Hundreds of Rohingya return to Rakhine as Myanmar releases inmates

fleeing rohingya

Rights workers hail encouraging step as Myanmar faces mounting pressure from international community.

More than 800 Rohingya who were recently released from prison have returned to conflict-torn Rakhine state in western Myanmar.

They were among 25,000 inmates released from prisons across the country on April 17 as the government fears overcrowded prisons could be hotbeds for the fast-spreading deadly coronavirus outbreak.

More than 600 Rohingya disembarked near Sittwe, capital of Rakhine, while another 200 were taken further north to townships on the border with Bangladesh, according to media reports.
The United Nations said 886 Rohingya men, women and children will be returning to their communities in nine townships in Rakhine.

The Rakhine state government has designated facilities where they will be quarantined for 21 days, according to a report by the UN Office for the Coordination of Humanitarian Affairs on April 20.

Mass on Demand – Thursday 23 April 2020Sunday Gospel reflection with Father William GrimmReadings of the Day: Thursday of the Second Week of EasterLord, transform my mind and heartGod the Father help us to live life as we believe in living itSt. George of Lyda

“Humanitarian actors will provide assistance to the returnees in the facilities in coordination with the Rakhine state government and the township authorities,” it said.

The Southeast Asian nation’s largest prisoner release in years came amid mounting pressure to release inmates from crowded jails as coronavirus fears grip the country.

The World Health Organization has also warned that prison populations are particularly vulnerable to the spread of the deadly disease.

Myanmar has reported 119 Covid-19 cases including five deaths and nine recoveries, according to the latest data.

On April 8, a Myanmar court dropped charges against the nearly 200 arrested Rohingya who fled Rakhine via the sea late last year.

They were convicted under Section 6(3) of the 1949 Residents of Burma Registration Act, which carries a maximum two-year sentence. The government did not cite the reason for dropping charges.

“Amid the worsening Covid-19 crisis, releasing hundreds of wrongfully imprisoned Rohingya is an encouraging step by Burmese authorities,” said Nadine Maenza, vice chair of the US Commission on International Religious Freedom.

“This process must continue. Individuals held in overcrowded and unsanitary prisons face an increased threat from this disease.”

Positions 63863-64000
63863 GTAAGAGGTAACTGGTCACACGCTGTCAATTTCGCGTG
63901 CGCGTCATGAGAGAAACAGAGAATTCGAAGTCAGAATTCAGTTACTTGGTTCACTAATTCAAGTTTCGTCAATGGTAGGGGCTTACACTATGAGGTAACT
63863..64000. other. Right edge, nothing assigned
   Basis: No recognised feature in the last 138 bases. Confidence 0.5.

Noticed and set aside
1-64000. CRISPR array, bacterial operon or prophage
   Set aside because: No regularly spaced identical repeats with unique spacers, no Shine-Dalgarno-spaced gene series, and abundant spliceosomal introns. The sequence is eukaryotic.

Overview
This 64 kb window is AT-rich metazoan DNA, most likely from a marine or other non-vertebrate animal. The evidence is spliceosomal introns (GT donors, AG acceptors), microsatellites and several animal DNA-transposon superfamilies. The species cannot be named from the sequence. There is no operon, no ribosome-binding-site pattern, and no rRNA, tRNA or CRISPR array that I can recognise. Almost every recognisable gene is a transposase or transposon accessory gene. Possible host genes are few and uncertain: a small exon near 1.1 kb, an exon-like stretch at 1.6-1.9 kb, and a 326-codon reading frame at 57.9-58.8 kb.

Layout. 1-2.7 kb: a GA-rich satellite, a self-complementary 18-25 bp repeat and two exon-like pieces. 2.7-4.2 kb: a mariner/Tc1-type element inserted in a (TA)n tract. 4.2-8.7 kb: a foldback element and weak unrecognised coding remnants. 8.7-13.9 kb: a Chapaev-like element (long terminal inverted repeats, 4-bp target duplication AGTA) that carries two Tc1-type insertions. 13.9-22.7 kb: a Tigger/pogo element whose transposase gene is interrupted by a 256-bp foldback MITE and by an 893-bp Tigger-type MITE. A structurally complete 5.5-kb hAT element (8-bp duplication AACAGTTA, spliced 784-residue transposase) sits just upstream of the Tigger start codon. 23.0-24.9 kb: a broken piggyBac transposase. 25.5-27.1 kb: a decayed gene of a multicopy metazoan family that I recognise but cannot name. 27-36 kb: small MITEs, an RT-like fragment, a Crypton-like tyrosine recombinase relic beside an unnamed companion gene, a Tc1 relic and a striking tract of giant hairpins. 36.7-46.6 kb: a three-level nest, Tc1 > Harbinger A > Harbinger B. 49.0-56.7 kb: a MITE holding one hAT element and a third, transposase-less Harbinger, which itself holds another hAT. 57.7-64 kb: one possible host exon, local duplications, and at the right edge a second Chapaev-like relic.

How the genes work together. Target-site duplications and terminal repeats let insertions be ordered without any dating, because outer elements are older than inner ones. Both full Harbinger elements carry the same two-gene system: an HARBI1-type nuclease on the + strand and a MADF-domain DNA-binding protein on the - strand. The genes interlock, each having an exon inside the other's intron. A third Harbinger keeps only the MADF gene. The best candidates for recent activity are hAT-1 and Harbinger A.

Effectively denied citizenship
Rohingya Muslims, who are effectively denied citizenship and freedom of movement in Myanmar, are regularly arrested for attempting to flee the dire conditions in Rakhine.

More than 600,000 Rohingya remain in Rakhine subject to ongoing government persecution and violence, two years after Myanmar’s military crackdown forced more than 740,000 to flee to Bangladesh.

Rights groups said those who remain in Myanmar are trapped in appalling conditions, confined to camps and villages without freedom of movement, and cut off from access to adequate food, medical care, education and livelihoods.

Myanmar has faced mounting pressure from the international community over rights abuses against Rohingya in Rakhine as the International Court of Justice (ICJ) has filed genocide charges.

Next month Myanmar is due to report back to the ICJ to present the measures it is taking to protect the ethnic minority.

Tens of thousands of Rohingya have fled Rakhine and boarded overcrowded and unsafe boats for Malaysia, Indonesia and Thailand.

A crackdown on human trafficking in Thailand in 2015 triggered a humanitarian crisis when smugglers abandoned their human cargo on land and at sea.

Bangladesh coast guards recently rescued a boat carrying 382 Rohingya who drifted at sea for nearly two months. Some 30 people on board died before the rescue.

Malaysia has pushed back at least two Rohingya boats recently, moves which rights groups blasted as “shocking.”

Myanmar regards the Rohingya as Bengalis, implying that they are interlopers from neighboring Bangladesh despite most of their ancestors having lived in the country for decades

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